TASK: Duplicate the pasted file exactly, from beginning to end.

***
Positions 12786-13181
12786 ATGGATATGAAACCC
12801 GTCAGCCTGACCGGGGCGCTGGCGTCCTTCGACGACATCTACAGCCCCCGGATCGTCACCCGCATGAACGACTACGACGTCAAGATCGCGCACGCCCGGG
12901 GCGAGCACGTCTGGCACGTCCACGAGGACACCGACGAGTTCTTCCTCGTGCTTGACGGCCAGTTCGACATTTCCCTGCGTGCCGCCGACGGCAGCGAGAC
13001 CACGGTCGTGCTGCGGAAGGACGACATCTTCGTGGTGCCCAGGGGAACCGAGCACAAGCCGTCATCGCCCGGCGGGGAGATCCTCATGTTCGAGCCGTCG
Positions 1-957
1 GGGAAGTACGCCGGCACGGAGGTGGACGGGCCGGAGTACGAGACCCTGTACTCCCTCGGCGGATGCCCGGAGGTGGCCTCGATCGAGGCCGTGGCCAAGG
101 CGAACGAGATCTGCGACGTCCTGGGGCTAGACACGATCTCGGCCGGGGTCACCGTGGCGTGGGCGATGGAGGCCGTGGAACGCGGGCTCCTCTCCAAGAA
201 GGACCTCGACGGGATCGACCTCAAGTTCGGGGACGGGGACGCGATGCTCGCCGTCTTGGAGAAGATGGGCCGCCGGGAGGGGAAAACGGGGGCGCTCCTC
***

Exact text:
Positions 12786-13181
12786 ATGGATATGAAACCC
12801 GTCAGCCTGACCGGGGCGCTGGCGTCCTTCGACGACATCTACAGCCCCCGGATCGTCACCCGCATGAACGACTACGACGTCAAGATCGCGCACGCCCGGG
12901 GCGAGCACGTCTGGCACGTCCACGAGGACACCGACGAGTTCTTCCTCGTGCTTGACGGCCAGTTCGACATTTCCCTGCGTGCCGCCGACGGCAGCGAGAC
13001 CACGGTCGTGCTGCGGAAGGACGACATCTTCGTGGTGCCCAGGGGAACCGAGCACAAGCCGTCATCGCCCGGCGGGGAGATCCTCATGTTCGAGCCGTCG
Positions 1-957
1 GGGAAGTACGCCGGCACGGAGGTGGACGGGCCGGAGTACGAGACCCTGTACTCCCTCGGCGGATGCCCGGAGGTGGCCTCGATCGAGGCCGTGGCCAAGG
101 CGAACGAGATCTGCGACGTCCTGGGGCTAGACACGATCTCGGCCGGGGTCACCGTGGCGTGGGCGATGGAGGCCGTGGAACGCGGGCTCCTCTCCAAGAA
201 GGACCTCGACGGGATCGACCTCAAGTTCGGGGACGGGGACGCGATGCTCGCCGTCTTGGAGAAGATGGGCCGCCGGGAGGGGAAAACGGGGGCGCTCCTC